Think of it as a layer of buffering.
If you're familiar with the standard C calls like
fprintf, you should already be aware of buffering happening within the C runtime library itself.
The way to flush those buffers is with
fflush which ensures that the information is handed from the C runtime library to the OS (or surrounding environment).
However, just because the OS has it, doesn't mean it's on the disk. It could get buffered within the OS as well.
fsync takes care of, ensuring that the stuff in the OS buffers is written physically to the disk.
You may typically see this sort of operation in logging libraries:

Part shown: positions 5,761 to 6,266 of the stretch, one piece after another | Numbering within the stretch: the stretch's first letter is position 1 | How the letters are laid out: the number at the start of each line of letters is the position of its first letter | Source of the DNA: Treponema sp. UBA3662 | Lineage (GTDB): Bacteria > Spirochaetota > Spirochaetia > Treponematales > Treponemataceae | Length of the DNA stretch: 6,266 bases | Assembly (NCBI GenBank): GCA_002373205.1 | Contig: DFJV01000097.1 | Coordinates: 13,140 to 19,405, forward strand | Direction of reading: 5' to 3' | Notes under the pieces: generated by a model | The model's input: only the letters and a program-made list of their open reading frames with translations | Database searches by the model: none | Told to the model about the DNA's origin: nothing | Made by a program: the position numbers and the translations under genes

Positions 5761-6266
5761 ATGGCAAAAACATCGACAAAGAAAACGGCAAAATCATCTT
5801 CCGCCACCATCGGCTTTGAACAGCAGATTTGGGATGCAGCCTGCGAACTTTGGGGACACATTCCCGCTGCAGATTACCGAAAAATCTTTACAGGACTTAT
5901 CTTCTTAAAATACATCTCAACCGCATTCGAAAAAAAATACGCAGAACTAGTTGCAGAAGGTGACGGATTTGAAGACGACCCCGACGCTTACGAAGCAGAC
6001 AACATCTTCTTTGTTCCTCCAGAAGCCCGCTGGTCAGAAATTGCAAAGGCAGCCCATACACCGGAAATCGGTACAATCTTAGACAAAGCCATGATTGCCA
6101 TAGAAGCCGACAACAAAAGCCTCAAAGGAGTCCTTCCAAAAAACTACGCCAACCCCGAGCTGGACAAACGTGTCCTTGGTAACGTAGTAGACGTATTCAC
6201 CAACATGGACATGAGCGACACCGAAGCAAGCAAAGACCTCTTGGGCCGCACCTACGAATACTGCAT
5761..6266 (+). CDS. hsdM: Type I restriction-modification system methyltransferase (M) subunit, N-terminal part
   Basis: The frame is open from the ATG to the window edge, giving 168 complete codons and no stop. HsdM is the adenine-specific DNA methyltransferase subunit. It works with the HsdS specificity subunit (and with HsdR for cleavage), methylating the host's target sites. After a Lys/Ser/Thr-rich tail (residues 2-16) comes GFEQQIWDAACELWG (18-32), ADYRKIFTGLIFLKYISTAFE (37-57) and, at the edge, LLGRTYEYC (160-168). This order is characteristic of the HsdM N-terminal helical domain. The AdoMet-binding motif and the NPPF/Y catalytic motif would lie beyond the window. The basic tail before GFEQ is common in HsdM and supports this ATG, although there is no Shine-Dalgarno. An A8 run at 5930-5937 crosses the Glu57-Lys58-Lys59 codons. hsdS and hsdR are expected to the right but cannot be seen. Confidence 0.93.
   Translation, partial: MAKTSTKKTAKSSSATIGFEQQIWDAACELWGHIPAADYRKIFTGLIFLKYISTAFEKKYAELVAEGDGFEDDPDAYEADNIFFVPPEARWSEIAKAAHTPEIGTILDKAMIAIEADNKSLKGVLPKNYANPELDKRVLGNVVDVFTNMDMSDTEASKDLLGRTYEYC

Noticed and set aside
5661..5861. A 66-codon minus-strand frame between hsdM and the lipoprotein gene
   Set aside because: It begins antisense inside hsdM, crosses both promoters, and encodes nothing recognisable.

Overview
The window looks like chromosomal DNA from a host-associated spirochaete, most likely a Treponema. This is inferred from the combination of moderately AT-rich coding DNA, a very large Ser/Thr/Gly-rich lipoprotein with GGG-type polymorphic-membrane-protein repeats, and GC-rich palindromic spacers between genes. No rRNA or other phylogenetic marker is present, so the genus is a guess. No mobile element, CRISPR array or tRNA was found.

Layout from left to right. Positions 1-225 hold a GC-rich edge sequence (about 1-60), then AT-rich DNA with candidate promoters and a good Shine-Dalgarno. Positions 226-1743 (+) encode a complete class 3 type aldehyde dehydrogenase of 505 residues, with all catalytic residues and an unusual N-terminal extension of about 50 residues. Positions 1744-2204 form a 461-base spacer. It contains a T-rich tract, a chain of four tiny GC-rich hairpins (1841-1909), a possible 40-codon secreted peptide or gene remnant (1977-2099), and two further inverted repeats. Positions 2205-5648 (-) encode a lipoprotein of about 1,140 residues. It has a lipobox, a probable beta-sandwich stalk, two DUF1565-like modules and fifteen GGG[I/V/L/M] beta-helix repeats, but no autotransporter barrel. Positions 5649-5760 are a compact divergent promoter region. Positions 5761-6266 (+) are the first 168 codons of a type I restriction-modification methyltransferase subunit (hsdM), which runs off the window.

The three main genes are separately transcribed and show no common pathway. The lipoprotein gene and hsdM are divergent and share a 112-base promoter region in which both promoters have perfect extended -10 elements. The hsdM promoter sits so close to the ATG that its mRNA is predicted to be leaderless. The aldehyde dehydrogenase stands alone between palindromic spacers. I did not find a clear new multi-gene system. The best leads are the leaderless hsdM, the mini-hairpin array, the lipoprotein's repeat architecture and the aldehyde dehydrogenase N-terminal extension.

fprintf (myFileHandle, "something\n"); // output it
fflush (myFileHandle); // flush to OS
fsync (fileno (myFileHandle)); // flush to disk
fileno is a function which gives you the underlying
int file descriptor for a given
FILE* file handle, and
fsync on the descriptor does the final level of flushing.
Now that is a relatively expensive operation since the disk write is usually considerably slower than in-memory transfers.
As well as logging libraries, one other use case may be useful for this behaviour. Let me see if I can remember what it was. Yes, that's it. Databases! Just like Berzerkely DB. Where you want to ensure the data is on the disk, a rather useful feature for meeting ACID requirements :-)